To be honest, one of the things that comes last in people’s thinking is to look at which file system on their PC is being used. Windows users as well as Mac OS X users even have less reason for looking as they have really only 1 choice for their operating system which are NTFS and HFS+. Linux operating system, on the other side, has plenty of various file system options, with the current default is being widely used ext4. However, there is another push for changing the file system to something other which is called btrfs. But what makes btrfs better, what are other file systems, and when can we see the distributions making the change?
Let’s first have a general look at file systems and what they really do, then we will make a small comparison between famous file systems.
So, What Do File Systems Do?
Just in case if you are unfamiliar about what file systems really do, it is actually simple when it is summarized. The file systems are mainly used in order for controlling how the data is stored after any program is no longer using it, how access to the data is controlled, what other information (metadata) is attached to the data itself, etc. I know that it does not sound like an easy thing to be programmed, and it is definitely not. The file systems are continually still being revised for including more functionality while becoming more efficient in what it simply needs to do. Therefore, however, it is a basic need for all computers, it is not quite as basic as it sounds like.
Many people have a vague knowledge of what the partitions are since each operating system has an ability for creating or removing them. It can seem strange that Linux operating system uses more than 1 partition on the same disk, even while using the standard installation procedure, so few explanations are called for them. One of the main goals of having different partitions is achieving higher data security in the disaster case.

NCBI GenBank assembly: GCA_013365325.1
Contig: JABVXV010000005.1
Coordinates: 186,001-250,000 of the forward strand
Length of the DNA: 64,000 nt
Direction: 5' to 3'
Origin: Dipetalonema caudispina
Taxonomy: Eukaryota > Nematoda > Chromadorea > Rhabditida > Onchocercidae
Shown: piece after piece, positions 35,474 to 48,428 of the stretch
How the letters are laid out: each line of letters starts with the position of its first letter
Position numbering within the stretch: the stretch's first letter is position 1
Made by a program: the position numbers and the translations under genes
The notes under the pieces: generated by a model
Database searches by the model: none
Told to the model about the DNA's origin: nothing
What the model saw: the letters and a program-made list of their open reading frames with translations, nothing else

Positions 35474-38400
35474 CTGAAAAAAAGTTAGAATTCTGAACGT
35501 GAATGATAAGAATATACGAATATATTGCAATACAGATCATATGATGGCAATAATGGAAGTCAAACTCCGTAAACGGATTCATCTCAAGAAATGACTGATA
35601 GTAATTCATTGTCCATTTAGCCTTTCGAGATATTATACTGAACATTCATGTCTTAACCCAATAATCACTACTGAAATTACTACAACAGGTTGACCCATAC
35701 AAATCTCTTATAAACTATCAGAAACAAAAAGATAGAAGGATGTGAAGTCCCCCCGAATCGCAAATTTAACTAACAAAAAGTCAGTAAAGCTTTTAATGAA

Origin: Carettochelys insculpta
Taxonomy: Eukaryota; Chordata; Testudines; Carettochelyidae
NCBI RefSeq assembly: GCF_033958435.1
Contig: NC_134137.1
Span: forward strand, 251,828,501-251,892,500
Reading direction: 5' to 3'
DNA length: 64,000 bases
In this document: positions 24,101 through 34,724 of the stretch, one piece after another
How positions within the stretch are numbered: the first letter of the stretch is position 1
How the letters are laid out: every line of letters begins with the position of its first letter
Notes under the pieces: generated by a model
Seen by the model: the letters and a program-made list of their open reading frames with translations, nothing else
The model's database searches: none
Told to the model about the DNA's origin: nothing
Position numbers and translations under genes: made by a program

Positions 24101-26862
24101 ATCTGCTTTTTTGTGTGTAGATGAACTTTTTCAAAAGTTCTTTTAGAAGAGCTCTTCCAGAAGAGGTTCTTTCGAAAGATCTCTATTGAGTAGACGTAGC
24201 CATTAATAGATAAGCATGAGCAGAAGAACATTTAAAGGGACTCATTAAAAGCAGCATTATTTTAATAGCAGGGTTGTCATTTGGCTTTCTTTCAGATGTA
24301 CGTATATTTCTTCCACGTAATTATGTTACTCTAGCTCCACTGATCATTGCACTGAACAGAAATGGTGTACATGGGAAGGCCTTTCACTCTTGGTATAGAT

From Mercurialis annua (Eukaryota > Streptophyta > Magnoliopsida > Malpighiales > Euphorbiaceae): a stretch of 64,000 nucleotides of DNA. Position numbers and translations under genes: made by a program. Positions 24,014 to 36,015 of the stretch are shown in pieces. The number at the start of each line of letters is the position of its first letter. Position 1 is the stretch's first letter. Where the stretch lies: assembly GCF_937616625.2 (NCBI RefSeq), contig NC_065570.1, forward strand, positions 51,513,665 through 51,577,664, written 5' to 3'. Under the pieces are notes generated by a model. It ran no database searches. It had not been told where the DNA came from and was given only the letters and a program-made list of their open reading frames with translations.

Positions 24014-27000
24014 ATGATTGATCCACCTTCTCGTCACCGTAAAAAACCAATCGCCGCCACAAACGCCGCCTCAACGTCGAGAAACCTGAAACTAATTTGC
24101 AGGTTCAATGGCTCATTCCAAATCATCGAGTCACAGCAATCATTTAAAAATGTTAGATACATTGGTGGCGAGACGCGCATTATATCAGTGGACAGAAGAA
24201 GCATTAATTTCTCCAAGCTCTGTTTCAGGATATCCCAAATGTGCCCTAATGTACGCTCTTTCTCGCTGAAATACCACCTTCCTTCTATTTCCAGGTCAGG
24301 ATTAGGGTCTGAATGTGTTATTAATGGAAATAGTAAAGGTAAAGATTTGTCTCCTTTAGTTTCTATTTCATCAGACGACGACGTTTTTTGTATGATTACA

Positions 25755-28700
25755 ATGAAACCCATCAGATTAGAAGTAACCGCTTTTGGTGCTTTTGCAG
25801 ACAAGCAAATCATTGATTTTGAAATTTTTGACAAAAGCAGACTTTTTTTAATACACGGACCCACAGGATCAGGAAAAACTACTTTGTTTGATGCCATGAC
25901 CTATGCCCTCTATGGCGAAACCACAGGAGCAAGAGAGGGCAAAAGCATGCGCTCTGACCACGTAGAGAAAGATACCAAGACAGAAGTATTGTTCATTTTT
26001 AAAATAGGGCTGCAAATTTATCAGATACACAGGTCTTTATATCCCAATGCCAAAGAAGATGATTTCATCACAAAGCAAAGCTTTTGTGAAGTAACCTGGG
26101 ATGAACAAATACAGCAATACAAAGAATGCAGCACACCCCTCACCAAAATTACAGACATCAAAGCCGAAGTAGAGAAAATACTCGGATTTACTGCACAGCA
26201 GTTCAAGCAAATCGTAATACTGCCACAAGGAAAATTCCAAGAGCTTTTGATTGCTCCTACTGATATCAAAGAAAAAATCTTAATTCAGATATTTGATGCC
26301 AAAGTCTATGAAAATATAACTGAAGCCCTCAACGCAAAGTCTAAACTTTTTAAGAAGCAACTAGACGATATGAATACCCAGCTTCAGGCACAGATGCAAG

By dividing your hard disk into partitions, the data may be grouped and also separated. When the accidents occur, only the data stored in the partition which got the hit will only be damaged, while data on the other partitions will survive most likely. These principles date from the days when the Linux operating system didn’t have a journaled file system and any power failure might have led to a disaster.
The using of partitions will remain for security and the robustness reasons, then the breach on 1 part of the operating system does not automatically mean that whole computer is under risk or danger. This is currently most important factor for the partitioning process. For example, the users create scripts, the programs or web applications which start filling up the disk. If that disk contains only 1 big partition, then entire system may stop functioning if that disk is full. If the users store data on separate partitions, then only that data partition can be affected, while system partitions and the possible other data partitions will keep functioning.
Mind that to have a journaled file system will only provide data security in case if there is a power failure as well as sudden disconnection of the storage devices. Such will not protect the data against the bad blocks and the logical errors in the file system. In such cases, the user should use a Redundant Array of Inexpensive Disks (RAID) solution.